Sports Governing Bodies, such as the IOC and FIFA, are very powerful organisations in controlling and administering their respective sports and major international events and jealously guard their autonomy. Many of them would like to think that they are above the general law and are a law unto themselves. But, as this Book demonstrates, this is not so, and many of their actions and decisions may, according to the particular circumstances, be legally challenged in the ordinary courts, by sports persons, clubs, agents, officials and others involved at every level of professional sport.
With sport nowadays being such big business on a global basis, it is not surprising that sports disputes and legal challenges are on the increase.
This slim volume is a welcome addition to the literature on Sports Law and provides all those with a professional involvement and interest in sport with a helpful road map on the circumstances and the grounds on which and how and where to mount such challenges. The Law is stated as of June 2016.
The Authors, who are all leading and experienced practitioners in this field, have given a broader meaning to the expression ‘sports governing bodies’ for the purposes of their review, to include, as well as the disparate sports bodies themselves, sports clubs, promoters and the owners of sporting facilities. This wider coverage of the subject enhances the value and usefulness of the Book.
In fact, the coverage is quite comprehensive in the Book’s 14 Chapters. The Book not only deals with the legal aspects, but also procedural matters and remedies, including interim and final injunctions, although, surprisingly, there is no mention of the Araci and Fallon case, in which the Court of Appeal granted on 4 June, 2011, the actual day of the event, an injunction against the Champion Irish Jockey, Kieren Fallon, from riding in The Derby. The Book also covers – albeit briefly – EU freedom of movement rules and EU and National Competition rules.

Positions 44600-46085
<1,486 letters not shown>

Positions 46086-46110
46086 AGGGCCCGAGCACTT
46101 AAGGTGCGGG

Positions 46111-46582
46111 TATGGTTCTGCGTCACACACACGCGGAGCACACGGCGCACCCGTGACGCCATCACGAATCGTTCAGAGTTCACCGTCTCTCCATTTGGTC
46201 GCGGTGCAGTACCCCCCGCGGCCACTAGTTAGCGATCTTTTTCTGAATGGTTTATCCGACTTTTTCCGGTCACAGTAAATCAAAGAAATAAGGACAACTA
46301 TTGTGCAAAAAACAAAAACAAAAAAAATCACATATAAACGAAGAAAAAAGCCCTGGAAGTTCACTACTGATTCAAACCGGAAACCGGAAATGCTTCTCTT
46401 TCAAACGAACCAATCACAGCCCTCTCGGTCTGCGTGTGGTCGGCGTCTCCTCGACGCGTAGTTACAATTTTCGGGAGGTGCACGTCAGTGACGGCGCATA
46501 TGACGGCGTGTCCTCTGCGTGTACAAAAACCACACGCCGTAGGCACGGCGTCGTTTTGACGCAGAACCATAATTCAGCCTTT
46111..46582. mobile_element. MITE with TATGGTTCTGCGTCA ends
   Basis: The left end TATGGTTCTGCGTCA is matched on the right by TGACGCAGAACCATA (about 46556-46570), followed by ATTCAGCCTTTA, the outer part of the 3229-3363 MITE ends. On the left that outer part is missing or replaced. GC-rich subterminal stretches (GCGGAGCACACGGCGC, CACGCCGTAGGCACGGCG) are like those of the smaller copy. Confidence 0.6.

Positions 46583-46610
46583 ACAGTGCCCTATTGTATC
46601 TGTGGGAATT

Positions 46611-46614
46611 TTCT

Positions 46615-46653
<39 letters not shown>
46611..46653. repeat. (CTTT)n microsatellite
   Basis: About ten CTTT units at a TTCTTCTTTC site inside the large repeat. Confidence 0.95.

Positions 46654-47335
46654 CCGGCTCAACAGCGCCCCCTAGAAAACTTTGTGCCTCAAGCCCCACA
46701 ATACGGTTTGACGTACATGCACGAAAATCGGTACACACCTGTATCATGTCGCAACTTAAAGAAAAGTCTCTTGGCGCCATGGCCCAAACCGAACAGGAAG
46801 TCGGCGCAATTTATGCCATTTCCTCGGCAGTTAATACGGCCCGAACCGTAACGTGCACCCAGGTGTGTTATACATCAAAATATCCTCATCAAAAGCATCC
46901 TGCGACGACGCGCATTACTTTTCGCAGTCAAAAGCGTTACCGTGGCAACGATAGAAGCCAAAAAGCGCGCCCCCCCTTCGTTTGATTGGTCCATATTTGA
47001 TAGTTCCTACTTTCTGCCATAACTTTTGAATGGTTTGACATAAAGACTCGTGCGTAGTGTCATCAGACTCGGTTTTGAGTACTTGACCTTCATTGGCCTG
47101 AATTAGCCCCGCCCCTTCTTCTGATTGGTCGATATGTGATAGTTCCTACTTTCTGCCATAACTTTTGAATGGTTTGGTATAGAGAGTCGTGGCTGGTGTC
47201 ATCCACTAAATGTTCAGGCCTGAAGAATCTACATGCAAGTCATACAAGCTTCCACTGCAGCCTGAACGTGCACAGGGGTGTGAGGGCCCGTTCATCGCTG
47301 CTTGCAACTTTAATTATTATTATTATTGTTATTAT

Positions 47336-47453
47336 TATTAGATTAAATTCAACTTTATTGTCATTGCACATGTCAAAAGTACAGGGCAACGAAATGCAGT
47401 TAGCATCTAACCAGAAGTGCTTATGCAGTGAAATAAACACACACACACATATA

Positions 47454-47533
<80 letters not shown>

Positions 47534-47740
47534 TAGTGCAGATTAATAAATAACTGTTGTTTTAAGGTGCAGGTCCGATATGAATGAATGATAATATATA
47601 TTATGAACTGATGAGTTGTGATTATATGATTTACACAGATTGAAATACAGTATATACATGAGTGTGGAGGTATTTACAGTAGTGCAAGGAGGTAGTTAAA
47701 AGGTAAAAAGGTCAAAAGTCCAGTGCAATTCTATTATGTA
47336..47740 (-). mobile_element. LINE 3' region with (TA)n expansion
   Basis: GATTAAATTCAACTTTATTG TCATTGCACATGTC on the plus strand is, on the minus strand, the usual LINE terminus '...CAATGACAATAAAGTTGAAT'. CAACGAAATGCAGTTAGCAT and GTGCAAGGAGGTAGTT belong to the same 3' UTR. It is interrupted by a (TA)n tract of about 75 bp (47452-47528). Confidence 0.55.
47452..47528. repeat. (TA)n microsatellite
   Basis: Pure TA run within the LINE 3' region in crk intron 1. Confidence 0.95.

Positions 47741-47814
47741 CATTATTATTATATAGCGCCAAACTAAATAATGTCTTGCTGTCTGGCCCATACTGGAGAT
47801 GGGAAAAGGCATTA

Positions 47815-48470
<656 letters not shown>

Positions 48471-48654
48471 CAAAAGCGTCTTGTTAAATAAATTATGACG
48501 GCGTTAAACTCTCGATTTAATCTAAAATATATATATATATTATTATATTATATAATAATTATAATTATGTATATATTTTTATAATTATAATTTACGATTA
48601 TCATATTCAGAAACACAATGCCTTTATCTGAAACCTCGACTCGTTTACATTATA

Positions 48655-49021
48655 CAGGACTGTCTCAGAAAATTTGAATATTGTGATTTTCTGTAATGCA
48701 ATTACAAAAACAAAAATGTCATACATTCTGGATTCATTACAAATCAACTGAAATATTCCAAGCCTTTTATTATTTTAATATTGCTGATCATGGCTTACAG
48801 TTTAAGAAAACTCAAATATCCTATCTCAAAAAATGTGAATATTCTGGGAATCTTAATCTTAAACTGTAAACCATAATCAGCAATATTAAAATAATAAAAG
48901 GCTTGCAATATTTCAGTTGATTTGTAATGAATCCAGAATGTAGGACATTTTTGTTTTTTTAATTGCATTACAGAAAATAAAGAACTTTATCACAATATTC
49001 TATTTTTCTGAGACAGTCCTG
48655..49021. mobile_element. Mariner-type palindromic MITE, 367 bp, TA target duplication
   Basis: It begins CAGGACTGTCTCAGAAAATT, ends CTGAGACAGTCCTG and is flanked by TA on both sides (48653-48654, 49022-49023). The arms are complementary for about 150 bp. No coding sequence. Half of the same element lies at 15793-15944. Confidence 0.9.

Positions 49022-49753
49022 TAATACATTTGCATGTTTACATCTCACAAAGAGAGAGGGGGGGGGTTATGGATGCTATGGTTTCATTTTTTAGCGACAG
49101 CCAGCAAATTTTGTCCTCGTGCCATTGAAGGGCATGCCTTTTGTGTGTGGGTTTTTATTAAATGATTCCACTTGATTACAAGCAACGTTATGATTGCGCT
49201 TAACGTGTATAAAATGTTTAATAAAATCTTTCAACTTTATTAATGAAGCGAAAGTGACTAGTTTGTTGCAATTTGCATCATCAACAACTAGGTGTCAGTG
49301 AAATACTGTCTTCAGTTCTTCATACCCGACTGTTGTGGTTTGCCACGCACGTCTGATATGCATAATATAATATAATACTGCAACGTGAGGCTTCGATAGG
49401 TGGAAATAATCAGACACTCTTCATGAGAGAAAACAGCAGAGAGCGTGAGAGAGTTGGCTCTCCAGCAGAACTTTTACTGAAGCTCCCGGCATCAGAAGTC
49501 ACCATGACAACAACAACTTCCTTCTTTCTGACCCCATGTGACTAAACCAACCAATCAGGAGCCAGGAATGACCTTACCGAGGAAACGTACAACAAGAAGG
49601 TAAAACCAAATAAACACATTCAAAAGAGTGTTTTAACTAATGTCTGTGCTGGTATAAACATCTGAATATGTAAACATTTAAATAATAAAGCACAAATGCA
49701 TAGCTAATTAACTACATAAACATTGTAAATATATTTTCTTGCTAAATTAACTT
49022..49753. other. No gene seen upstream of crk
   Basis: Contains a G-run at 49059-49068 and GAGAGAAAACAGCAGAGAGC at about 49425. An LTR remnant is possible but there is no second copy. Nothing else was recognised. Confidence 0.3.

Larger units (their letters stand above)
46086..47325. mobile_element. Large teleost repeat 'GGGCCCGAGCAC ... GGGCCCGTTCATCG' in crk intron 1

Your reviewer would also have liked to have seen more coverage, instead of the ten lines and three brief footnotes, of the controversial subject of ‘ousting the jurisdiction of the courts’, which sports governing bodies are always seeking to do, perhaps citing, for example, the limits on the jurisdiction of FIFA in the FIFA Regulations on the Status and Transfer of Players.
Likewise, the topic of Mediation is also dismissed in ten lines and three brief footnotes. Mediation is proving to be an increasingly important method of settling disputes of a sporting, as well as a commercial nature, and, as such, deserves more coverage, including a reference to Mediations by the Court of Arbitration for Sport (CAS). In fact, I would also have liked to see more on the CAS generally, which is proving, in many respects, to be what its founders intended, namely: ‘the supreme court of world sport’.
However, there is adequate coverage of the controversial Claudia Pechstein case in the German Courts and your reviewer would agree with the Authors’ conclusions on the implications of the case: “There is likely to be further pressure on sports governing bodies to demonstrate their arbitral procedures are fair and transparent and that those appointed to arbitrate disputes between athletes and governing bodies are properly independent of the parties.” However, there is inadequate editorial cross-referencing on the developments in the Pechstein case between what is stated on page 39 with that on page 136 of the Book!
The Book is completed with a workmanlike Index; Table of Cases; Statutes; and Statutory Instruments.
All in all, this is a welcome Book on a most important subject, which is likely to challenge the international sporting community and their administrators and legal advisers for many years to come!
Prof Dr Ian Blackshaw, International Sports Lawyer, Author, Academic and Member of the Court of Arbitration for Sport. He may be contacted by e-mail at ‘firstname.lastname@example.org’